A Little About Quercetin.
You’ve heard the old saying, “An apple a day keeps the doctor away.” Today, researchers in the field of antioxidants and the effects of micronutrients are beginning to explain why this old adage is more scientifically true than we may have thought. Apples, as well as many other colorful fruits and vegetables, contain a rich amount of a particularly powerful antioxidant called quercetin.1
Quercetin is a flavonol—a subtype of potent substances called flavonoids that naturally occur in plants and offer a variety of beneficial health benefits to humans (and animals). In particular, quercetin is found in rinds, young shoots, and barks of plants, and is one of the most abundant flavonoids in our diets. Onions have the highest known quercetin content (200-600 mg/kg), with fruits in a close second at between 2 and 250 mg/kg.2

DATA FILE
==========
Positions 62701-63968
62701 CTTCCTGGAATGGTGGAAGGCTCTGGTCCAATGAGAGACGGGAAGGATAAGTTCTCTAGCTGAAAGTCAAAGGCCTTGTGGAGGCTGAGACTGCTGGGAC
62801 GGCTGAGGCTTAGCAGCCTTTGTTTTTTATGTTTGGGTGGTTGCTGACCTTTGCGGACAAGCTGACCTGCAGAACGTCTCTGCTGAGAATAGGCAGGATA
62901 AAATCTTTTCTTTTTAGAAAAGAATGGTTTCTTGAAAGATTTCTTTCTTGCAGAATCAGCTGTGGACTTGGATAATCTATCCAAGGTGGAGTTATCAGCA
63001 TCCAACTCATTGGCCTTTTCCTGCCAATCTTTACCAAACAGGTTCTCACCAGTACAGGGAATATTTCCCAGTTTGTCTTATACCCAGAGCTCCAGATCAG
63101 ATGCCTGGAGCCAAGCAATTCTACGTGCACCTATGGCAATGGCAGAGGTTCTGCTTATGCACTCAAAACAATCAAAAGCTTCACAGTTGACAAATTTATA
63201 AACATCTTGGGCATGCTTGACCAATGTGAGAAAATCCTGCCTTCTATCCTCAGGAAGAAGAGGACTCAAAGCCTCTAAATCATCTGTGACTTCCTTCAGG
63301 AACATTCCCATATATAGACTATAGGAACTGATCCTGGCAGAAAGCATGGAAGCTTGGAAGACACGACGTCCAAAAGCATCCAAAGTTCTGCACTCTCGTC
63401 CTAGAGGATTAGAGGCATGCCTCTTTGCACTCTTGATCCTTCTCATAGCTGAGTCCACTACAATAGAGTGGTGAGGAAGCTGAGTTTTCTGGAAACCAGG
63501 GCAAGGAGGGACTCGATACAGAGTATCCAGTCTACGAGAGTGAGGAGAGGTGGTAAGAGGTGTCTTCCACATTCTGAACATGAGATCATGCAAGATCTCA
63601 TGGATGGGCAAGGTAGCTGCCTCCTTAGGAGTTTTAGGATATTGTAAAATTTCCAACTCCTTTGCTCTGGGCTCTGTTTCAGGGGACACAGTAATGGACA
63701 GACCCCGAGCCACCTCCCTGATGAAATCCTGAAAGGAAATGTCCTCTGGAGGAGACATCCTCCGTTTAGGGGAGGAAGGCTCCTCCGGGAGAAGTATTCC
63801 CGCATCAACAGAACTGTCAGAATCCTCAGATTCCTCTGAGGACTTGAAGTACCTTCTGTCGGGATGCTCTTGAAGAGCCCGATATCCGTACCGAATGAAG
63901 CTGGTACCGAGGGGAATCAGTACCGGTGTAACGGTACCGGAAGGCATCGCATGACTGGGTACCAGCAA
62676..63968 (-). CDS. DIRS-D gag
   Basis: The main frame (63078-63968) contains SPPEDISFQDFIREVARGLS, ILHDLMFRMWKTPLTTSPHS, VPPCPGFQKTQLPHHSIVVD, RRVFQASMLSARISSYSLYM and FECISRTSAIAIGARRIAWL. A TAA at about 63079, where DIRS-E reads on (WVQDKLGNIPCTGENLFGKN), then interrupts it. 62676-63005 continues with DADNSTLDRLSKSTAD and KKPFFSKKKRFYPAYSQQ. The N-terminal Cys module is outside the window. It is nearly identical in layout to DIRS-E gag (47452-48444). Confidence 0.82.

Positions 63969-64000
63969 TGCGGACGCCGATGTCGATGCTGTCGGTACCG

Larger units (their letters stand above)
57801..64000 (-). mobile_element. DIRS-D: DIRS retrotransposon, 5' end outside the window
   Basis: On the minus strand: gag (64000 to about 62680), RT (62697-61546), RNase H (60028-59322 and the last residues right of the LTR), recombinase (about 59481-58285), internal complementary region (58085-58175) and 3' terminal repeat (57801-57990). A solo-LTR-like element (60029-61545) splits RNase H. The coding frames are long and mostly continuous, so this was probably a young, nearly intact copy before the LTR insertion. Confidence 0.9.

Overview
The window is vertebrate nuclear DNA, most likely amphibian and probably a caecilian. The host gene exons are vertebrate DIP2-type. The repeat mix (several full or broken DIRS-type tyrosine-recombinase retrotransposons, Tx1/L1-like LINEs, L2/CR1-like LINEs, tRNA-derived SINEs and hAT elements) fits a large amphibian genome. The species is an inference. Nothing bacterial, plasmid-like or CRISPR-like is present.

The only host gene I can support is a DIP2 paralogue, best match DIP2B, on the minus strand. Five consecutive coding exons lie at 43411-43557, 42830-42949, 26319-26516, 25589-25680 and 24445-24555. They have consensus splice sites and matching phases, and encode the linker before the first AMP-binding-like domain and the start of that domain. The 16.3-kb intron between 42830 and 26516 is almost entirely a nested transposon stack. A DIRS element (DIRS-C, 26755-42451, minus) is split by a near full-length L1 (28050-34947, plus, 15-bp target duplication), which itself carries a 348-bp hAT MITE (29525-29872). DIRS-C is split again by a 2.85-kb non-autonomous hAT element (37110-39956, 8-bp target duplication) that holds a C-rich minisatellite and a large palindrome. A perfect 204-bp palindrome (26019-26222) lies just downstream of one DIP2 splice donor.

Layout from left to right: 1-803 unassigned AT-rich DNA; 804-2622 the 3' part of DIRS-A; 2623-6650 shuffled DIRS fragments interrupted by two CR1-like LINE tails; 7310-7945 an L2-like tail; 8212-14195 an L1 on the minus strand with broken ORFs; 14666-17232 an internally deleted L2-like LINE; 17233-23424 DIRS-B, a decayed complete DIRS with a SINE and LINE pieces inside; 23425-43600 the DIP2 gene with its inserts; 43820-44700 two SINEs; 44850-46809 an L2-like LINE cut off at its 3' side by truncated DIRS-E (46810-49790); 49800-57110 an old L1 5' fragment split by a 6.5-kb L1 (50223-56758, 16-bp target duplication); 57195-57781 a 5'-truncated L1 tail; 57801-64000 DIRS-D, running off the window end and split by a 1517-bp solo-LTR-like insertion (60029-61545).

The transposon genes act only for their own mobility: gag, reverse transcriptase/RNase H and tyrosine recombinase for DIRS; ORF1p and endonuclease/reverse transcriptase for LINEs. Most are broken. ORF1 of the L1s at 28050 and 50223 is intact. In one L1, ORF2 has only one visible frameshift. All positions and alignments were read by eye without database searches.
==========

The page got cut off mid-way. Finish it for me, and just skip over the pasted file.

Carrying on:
Although quercetin is commonly found in many of the foods included in a healthy diet, supplements may be needed for therapeutic dosages of this antioxidant.5
Evidence of Health Benefits
Quercetin has potent antioxidant, anti-inflammatory, antihistamine, antiviral, immune-boosting, and other biological properties.1 Since 1977, many lab and animal studies, as well as a few human clinical studies and trials, have shown that quercetin works in multiple ways to help prevent or alleviate the symptoms of a variety of conditions, including:5-6